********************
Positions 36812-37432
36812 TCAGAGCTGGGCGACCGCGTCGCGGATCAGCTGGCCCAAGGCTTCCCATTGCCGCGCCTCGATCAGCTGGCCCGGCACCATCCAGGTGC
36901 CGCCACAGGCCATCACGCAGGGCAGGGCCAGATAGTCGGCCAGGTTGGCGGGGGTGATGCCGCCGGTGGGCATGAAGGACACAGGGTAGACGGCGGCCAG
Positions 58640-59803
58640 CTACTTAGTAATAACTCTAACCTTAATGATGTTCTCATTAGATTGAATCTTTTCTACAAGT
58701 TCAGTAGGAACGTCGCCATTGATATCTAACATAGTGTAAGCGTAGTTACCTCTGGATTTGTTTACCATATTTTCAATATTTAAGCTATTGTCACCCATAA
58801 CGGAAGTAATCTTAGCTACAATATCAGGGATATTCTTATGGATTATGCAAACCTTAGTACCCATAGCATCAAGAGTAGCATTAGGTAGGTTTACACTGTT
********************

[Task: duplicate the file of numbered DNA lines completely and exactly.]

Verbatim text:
Positions 36812-37432
36812 TCAGAGCTGGGCGACCGCGTCGCGGATCAGCTGGCCCAAGGCTTCCCATTGCCGCGCCTCGATCAGCTGGCCCGGCACCATCCAGGTGC
36901 CGCCACAGGCCATCACGCAGGGCAGGGCCAGATAGTCGGCCAGGTTGGCGGGGGTGATGCCGCCGGTGGGCATGAAGGACACAGGGTAGACGGCGGCCAG
Positions 58640-59803
58640 CTACTTAGTAATAACTCTAACCTTAATGATGTTCTCATTAGATTGAATCTTTTCTACAAGT
58701 TCAGTAGGAACGTCGCCATTGATATCTAACATAGTGTAAGCGTAGTTACCTCTGGATTTGTTTACCATATTTTCAATATTTAAGCTATTGTCACCCATAA
58801 CGGAAGTAATCTTAGCTACAATATCAGGGATATTCTTATGGATTATGCAAACCTTAGTACCCATAGCATCAAGAGTAGCATTAGGTAGGTTTACACTGTT